Tamikrest in tamasheq language means junction, connection, knot, coalition. The group members come from different horizons (Mali, Niger, Algeria and France). Wanting to assume fully their Touareg identity, they found in the rebel music Ishumar the means to express it. “A desert hosts us, a language unites us, a culture binds us.”
The story begins at Kidal, capital of the eighth Region of Mali, while making tea of course. Pino, Cheikh and Mossa had just finished a guitar workshop with Juhan Ecaré (guitarist for Meiway) when they decided to form a group with only two old ‘home made’ guitars. And they got to work… “Even though we are young, guitars still have six cords!”
After one year and a half of hard work, the group is complete and their repertory has grown to contain more than twenty-five original compositions. Though their music takes root in Ishumar Rock or Tuareg Blues, it borrows from various international influences as well as from neighbouring cultures.
Through the message of their songs, Tamikrest want to make Tamasheq poetry and culture accessible to inhabitants of a world larger than the immensity of the Saharian desert.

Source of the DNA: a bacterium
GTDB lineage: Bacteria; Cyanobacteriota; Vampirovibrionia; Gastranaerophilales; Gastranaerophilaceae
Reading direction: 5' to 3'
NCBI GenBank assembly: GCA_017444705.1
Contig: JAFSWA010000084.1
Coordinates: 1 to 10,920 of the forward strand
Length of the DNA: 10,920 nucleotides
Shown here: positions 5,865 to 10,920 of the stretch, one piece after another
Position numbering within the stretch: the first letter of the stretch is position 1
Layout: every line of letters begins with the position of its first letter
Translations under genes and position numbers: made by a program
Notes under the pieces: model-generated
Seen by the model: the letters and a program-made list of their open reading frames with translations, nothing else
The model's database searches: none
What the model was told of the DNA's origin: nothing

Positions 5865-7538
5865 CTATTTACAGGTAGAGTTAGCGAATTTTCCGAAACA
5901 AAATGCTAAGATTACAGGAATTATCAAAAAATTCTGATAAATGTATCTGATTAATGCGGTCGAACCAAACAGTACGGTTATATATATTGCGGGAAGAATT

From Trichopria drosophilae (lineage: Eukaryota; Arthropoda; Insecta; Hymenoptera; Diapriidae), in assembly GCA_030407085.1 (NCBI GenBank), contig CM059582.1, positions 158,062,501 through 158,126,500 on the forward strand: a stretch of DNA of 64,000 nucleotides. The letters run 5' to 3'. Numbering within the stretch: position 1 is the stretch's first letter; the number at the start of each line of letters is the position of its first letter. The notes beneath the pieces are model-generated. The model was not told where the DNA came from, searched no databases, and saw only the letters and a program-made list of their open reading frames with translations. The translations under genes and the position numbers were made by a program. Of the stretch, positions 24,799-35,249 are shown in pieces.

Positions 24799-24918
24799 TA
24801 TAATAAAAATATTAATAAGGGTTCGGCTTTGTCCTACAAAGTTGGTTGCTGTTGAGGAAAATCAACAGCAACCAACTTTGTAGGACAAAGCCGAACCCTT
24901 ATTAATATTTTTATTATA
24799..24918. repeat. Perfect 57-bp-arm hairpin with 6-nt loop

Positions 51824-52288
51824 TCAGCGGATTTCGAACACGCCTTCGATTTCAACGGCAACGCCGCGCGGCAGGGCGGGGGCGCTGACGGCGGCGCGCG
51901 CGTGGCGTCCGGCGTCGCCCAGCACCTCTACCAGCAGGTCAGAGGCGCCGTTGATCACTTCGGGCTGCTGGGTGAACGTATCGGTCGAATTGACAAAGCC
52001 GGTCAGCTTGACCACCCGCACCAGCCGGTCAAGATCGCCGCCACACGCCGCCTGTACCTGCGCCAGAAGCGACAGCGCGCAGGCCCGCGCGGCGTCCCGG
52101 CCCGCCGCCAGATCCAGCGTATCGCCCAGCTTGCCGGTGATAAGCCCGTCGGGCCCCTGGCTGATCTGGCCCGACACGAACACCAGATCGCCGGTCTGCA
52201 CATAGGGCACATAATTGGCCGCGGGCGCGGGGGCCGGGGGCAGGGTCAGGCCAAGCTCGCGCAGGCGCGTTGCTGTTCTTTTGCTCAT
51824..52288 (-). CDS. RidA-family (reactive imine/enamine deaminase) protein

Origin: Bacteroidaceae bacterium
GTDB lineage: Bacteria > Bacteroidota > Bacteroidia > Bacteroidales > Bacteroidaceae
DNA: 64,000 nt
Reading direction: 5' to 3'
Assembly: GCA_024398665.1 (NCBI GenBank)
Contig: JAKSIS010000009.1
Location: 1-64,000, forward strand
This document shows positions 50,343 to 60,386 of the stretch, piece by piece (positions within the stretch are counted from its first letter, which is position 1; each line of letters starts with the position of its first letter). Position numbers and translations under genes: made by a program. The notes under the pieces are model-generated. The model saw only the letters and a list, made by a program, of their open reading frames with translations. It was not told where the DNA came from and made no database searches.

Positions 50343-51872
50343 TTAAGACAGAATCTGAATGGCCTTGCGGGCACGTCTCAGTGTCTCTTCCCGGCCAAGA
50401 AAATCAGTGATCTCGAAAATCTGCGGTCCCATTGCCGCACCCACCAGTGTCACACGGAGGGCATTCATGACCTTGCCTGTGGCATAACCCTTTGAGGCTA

Orkesta Mendoza is based in Tucson, Ariz., but frontman Sergio Mendoza grew up in the border towns of Nogales, Ariz., and Nogales, Sonora, and he pulls influences from both sides of the U.S.-Mexico border into his music.
If you've never seen Orkesta Mendoza live, it's a little bit like walking into a different era. The six-piece group sets up like a big band, even wearing matching suits. The highly stylized, crisp look mirrors the band's precise execution of the music, resulting in electric live shows packed with crowds of sweaty people where it's not unusual to just start dancing with a stranger.
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